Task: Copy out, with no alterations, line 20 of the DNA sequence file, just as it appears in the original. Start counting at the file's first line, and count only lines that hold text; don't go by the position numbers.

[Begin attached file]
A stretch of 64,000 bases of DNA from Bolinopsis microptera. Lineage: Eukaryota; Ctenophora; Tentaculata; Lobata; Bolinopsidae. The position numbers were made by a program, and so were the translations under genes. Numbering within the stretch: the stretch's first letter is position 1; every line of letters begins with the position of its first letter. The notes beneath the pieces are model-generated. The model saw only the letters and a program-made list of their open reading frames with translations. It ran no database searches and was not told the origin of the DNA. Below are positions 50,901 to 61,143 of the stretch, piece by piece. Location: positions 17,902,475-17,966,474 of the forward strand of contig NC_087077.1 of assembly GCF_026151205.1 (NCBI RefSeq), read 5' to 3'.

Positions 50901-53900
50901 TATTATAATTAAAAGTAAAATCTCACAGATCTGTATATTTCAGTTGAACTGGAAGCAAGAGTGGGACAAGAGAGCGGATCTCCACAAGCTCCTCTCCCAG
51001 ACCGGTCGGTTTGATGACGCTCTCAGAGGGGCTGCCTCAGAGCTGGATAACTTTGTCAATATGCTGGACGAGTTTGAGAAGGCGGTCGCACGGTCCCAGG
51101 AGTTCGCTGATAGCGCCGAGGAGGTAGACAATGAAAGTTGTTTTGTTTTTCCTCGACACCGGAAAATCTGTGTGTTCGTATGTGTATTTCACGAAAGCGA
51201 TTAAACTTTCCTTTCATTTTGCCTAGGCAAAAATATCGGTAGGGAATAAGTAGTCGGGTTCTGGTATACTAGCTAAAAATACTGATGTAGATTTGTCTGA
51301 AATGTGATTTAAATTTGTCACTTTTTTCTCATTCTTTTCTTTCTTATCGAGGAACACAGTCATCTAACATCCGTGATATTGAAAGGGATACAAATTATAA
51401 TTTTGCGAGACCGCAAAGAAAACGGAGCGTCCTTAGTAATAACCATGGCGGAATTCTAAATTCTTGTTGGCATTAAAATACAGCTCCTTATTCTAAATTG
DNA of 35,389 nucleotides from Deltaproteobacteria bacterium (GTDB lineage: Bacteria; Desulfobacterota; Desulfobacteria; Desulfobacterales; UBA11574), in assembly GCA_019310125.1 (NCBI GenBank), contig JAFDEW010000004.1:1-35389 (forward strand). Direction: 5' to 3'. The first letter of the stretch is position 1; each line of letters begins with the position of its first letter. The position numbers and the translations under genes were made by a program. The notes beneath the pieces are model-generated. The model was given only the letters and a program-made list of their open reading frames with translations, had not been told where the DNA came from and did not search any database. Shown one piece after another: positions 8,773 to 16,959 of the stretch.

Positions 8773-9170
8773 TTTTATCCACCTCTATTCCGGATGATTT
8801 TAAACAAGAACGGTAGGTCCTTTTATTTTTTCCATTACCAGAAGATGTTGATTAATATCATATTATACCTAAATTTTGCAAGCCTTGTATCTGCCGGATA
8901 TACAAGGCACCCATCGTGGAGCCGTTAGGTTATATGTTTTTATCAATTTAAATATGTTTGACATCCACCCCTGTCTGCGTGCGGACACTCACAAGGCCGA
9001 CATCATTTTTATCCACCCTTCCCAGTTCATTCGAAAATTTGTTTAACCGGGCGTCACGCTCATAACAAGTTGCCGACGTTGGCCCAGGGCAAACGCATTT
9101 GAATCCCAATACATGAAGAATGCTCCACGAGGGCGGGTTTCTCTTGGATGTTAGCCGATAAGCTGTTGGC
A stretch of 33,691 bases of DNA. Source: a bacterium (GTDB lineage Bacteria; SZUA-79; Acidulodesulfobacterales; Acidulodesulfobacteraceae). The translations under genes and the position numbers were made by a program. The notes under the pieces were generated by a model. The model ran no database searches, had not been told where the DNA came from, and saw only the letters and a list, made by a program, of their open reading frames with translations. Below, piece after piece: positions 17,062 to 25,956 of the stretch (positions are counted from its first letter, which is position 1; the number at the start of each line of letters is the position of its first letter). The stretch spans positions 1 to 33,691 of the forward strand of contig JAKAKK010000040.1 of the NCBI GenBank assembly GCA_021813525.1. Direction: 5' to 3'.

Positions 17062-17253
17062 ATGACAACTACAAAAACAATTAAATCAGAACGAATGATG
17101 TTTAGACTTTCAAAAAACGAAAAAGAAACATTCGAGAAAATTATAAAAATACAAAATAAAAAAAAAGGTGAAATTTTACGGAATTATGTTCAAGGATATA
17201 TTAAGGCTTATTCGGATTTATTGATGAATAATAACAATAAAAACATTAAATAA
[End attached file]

17201 TTAAGGCTTATTCGGATTTATTGATGAATAATAACAATAAAAACATTAAATAA